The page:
Without him, Indiana asserts its mastery on the boards by snagging 47 to Atlanta's 42. Hibbert sputters offensively, finishing with only five points on two-of-nine shooting. He atones for this by snagging 12 boards and blocking two shots.
Hawks come out limping with nobody scoring more than 20. Horford and Teague each tally 16 points in the loss.
As a unit, the Pacers are finally able to wake up from their defensive slumber, allowing an average of 102.6 points per game in their last five regular season losses.
The Atlanta Hawks finish with just 89 points.
Pacers 1, Hawks 0.
David West will bail out the Pacers in Game Two.
Larry Drew and company go back to the drawing board. Game Two is much closer.
The Pacers establish an 11-point lead in the first half only to see it dissipate in the second. Josh Smith is a man possessed: 23 points, nine boards and five blocks. He even swats one of Hibbert's shot attempts on a double team.
This doesn't deter Hibbert, who goes on to finish with 19 points, 11 rebounds and two blocks. If he's going to play the way he has been, the Pacers are a tough team to beat.
The teams continue an epic see-saw battle in the fourth quarter. Kyle Korver knocks down three triples during a four-minute span to give the Hawks a four-point lead.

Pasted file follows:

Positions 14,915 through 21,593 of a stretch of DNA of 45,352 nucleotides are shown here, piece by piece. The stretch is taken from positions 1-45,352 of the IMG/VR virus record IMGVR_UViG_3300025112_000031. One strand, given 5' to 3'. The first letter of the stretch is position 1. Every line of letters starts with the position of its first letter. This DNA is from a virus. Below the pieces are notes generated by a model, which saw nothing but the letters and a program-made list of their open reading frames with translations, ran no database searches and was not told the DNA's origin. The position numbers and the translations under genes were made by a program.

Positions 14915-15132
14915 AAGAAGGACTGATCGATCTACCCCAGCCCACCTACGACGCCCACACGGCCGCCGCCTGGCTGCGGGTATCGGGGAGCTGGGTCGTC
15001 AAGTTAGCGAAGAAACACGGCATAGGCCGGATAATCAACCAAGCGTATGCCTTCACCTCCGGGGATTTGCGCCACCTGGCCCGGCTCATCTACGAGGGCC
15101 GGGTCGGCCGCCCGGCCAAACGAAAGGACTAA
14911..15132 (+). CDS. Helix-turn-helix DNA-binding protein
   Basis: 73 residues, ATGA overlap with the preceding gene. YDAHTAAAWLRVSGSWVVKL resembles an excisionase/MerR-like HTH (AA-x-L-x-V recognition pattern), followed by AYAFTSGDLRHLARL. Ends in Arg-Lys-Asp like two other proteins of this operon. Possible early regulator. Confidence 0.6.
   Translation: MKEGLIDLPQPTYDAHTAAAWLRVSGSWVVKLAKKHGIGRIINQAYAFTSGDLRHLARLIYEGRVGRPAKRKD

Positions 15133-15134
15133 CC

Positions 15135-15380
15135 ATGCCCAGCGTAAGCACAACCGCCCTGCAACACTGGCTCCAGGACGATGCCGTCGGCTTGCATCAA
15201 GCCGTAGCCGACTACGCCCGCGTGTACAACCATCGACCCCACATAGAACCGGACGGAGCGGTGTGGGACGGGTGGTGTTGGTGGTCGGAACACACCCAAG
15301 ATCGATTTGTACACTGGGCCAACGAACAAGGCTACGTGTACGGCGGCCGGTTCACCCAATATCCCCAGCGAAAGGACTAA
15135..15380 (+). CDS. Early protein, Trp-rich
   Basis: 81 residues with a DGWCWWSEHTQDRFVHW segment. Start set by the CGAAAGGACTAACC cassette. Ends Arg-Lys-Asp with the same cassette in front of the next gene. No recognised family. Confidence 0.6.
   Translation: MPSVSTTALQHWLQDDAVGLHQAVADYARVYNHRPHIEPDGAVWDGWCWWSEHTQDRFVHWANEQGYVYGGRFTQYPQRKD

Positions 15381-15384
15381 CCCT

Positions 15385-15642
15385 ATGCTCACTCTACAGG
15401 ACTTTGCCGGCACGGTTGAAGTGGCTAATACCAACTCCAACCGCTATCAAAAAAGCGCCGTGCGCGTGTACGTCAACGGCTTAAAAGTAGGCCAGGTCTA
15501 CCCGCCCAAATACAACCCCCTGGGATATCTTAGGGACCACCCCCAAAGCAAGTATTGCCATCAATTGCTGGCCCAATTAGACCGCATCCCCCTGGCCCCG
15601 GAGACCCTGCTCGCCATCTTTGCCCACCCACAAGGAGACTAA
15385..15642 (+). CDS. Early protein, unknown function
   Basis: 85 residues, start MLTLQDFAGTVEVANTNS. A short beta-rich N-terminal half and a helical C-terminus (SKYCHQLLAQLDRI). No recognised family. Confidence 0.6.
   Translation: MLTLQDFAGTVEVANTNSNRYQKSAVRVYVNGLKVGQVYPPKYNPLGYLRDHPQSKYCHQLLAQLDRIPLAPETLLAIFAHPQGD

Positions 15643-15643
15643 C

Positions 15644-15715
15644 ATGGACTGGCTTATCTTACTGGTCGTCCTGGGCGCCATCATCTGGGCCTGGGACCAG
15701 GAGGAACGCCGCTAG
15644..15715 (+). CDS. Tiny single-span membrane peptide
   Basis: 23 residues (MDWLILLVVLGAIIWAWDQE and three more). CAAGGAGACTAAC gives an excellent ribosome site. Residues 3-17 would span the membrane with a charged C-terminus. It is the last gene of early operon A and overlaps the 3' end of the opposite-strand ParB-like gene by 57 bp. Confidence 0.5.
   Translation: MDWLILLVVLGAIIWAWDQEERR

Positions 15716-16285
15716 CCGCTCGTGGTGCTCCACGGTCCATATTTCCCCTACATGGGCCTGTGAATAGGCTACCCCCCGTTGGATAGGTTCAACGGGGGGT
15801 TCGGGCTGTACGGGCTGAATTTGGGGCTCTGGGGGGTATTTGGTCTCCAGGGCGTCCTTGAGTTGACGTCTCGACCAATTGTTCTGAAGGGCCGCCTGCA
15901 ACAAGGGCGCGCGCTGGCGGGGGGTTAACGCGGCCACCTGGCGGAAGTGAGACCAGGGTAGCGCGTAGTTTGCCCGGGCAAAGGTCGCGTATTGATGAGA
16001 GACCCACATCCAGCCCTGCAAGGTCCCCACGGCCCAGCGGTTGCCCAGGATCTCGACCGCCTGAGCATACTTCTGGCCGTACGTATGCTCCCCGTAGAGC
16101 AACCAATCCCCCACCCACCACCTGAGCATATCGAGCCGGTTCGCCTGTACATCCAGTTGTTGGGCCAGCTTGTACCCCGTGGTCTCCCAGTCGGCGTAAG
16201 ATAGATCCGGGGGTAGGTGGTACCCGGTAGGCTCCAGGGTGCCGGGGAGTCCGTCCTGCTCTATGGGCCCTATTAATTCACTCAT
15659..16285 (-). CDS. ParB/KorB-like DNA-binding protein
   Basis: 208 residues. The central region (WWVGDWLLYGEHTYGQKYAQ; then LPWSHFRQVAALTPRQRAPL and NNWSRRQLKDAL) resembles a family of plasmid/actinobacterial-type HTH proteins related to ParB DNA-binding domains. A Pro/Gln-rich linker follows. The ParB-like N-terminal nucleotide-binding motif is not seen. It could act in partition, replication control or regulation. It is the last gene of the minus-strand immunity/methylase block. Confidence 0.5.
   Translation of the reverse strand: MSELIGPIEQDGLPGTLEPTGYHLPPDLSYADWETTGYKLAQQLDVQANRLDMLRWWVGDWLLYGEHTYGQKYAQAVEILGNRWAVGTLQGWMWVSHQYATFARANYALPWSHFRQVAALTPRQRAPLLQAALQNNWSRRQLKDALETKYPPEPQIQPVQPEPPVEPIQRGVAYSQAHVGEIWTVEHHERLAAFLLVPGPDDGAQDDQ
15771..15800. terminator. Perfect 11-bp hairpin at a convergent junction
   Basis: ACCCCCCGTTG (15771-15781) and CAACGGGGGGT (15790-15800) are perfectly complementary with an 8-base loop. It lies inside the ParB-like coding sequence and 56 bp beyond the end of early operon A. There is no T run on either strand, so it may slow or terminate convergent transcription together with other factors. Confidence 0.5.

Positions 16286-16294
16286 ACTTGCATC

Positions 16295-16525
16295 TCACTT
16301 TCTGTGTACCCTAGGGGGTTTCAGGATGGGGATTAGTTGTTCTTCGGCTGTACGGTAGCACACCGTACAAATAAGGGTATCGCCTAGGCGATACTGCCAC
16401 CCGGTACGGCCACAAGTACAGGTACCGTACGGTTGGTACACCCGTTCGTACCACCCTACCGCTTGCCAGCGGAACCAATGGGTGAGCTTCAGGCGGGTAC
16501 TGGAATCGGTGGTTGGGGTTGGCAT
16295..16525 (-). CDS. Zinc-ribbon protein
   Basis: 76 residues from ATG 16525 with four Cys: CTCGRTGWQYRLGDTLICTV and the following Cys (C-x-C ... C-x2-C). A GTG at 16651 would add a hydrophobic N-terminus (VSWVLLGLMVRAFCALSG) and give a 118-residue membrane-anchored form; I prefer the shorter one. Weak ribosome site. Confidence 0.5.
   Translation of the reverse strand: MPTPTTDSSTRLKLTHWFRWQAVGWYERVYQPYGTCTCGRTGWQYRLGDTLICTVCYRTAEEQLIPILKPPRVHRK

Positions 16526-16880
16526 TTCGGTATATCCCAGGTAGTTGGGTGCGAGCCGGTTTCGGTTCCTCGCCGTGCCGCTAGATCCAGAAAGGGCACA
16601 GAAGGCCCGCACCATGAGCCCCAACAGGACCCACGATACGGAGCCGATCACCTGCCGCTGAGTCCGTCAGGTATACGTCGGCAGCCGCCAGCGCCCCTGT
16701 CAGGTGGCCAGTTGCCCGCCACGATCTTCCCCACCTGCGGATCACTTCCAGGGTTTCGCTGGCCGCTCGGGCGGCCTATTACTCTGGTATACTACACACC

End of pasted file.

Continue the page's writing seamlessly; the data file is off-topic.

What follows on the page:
However, as he has done countless times before, David West bails out Indiana with 10 points in the last quarter. The most important of these comes from a fadeaway jumper from right quarter court with 12 seconds to play.
On the ensuing play, Korver feeds the ball down low to Horford who swings it back out to Jeff Teague. He launches a triple that rattles in and out.
Indiana successfully protects home-court advantage.
Pacers 2, Hawks 0.
Jeff Teague is the focal point of the offense in the Hawks' Game 3 win.
Jeff Teague wants to shake off the sting of the last-second missed triple in Game 2 that would have notched the series at one win apiece.